Figure 13-6 Wildcard Control Flow Rule

Wildcard control flow rule.

The trailing wildcard in Figure 13-7 indicates that control flow can pass to the loginPage view from any valid source activity whose activity-id begins with the characters storefront.

Figure 13-7 Wildcard Control Flow Rule with Trailing Wildcard

This shows a trailing wildcard.

13.2 Creating Task Flows

The processes for creating ADF bounded and unbounded task flows are similar. The main difference is that you select the Create as Bounded Task Flow checkbox in the Create ADF Task Flow dialog (shown in Figure 13-8) to create an ADF bounded task flow.

Before you create a task flow, you must already have an application and project (see Chapter 1, "Introduction to Building Fusion Web Applications with Oracle ADF" for more information). You'll use the project to store any JSF pages, Java code, and XML source files associated with the task flow.

Note:

When you create the project, you may not need to create an unbounded task flow for it. If ADF Page Flow is specified as a Selected Technology on the Technology Scope page of the Project Properties dialog, the new adfc-config.xml source file is automatically created within the project. adfc-config.xml is the main source file for an unbounded task flow.

13.2.1 How to Create an ADF Task Flow

The steps for creating an ADF unbounded task flow or an ADF bounded task flow are described below.

To create an ADF unbounded or bounded task flow:

  1. In the Application Navigator, right-click the project where you want to create the task flow and choose New.

  2. In the New Gallery, expand Web Tier node, select JSF and then ADF Task Flow and click OK.

    The dialog shown in Figure 13-8 displays.

    Figure 13-8 Create ADF Task Flow Dialog

    Create ADF Task Flow dialog.
  3. In the Create ADF Task Flow dialog, the Create as Bounded Task Flow checkbox is selected by default. Deselect it to create a source file that will be incorporated into the application's unbounded task flow.

    Deselecting the checkbox automatically changes the default value in the File Name field. This value will be used to name the XML source file for the ADF task flow you are creating. The XML source file contains metadata describing the activities and control flow rules in the task flow:

    • The default name for an unbounded task flow is adfc-config.xml.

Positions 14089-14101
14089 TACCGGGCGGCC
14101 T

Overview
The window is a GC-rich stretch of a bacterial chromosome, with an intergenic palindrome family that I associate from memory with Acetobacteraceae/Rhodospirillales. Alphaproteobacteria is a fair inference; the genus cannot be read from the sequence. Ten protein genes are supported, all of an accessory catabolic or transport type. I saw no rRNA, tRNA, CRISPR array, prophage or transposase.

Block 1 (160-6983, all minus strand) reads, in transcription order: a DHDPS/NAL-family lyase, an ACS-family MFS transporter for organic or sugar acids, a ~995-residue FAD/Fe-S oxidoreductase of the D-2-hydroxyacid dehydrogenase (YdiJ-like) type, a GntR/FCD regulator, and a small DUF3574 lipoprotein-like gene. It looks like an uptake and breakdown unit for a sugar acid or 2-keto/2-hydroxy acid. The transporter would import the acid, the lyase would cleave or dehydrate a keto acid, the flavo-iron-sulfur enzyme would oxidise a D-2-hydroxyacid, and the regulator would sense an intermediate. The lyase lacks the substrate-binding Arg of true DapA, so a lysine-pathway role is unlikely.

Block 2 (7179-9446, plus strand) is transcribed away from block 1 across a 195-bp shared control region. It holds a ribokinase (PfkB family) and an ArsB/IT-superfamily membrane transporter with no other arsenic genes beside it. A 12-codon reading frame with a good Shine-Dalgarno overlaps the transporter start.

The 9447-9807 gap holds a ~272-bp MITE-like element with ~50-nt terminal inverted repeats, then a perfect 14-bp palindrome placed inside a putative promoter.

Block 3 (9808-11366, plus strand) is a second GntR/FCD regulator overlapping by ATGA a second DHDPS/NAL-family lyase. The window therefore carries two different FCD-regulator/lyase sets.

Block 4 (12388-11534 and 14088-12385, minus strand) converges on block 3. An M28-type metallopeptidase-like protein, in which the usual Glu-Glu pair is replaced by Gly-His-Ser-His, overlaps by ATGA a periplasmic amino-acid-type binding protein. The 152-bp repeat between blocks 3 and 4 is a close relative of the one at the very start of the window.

• The default source file name for a bounded task flow matches the value specified in the Task Flow ID field.

    Because a single project can contain multiple task flows, a number may be added to the default value in the File Name field in order to give the source file a unique name, for example, task-flow-definition3.xml.

  4. Click OK.

    A diagram representing the task flow displays in the editor.

    Tip:

    You can view a thumbnail of the entire task flow diagram by clicking the diagram and then choosing View > Thumbnail from the main menu.
  5. After you create the task flow, you can update it in the task flow editor using the:

    • Diagram tab: A visual representation of a single task flow. Each node in the task flow diagram corresponds to an activity. Each line connecting activities corresponds to a control flow case.

    • Source tab: The XML source file for a task flow.

    • Overview tab: Options corresponding to metadata elements in the source file.

    You can also use the Structure window to update the task flow.

    Tip:

    There are other ways to create task flows, for example, by refactoring contents of an existing ADF task flow into a new task flow. For more information, see Section 13.7, "Refactoring to Create New ADF Task Flows and Templates".

13.2.2 How to Add an Activity to an ADF Task Flow

After you create a task flow, a task flow diagram and the Component Palette automatically display. The task flow diagram is a visual editor on which you can add the activities and control flows for the task flow. You can add them to the diagram by dragging them from the Component Palette.

As shown in Figure 13-9, the Component Palette contains separate sections for components and diagram annotations. The contents of the Components section differ slightly depending on whether you are creating an ADF bounded or an unbounded task flow. For example, if you are creating an ADF bounded task flow, the Components section contains an additional task flow return activity.

Table 14-1 displays the activities you can add to an ADF task flow.

Figure 13-9 ADF Unbounded Task Flow Component Palette

Component Palette for an unbounded task flow.

To add an activity to an ADF task flow:

  1. In the Application Navigator, double-click a task flow source file, for example, adfc-config.xml, to display the task flow diagram.

    You can find XML source files under the Page Flows node in the WEB-INF node for the project containing the task flow.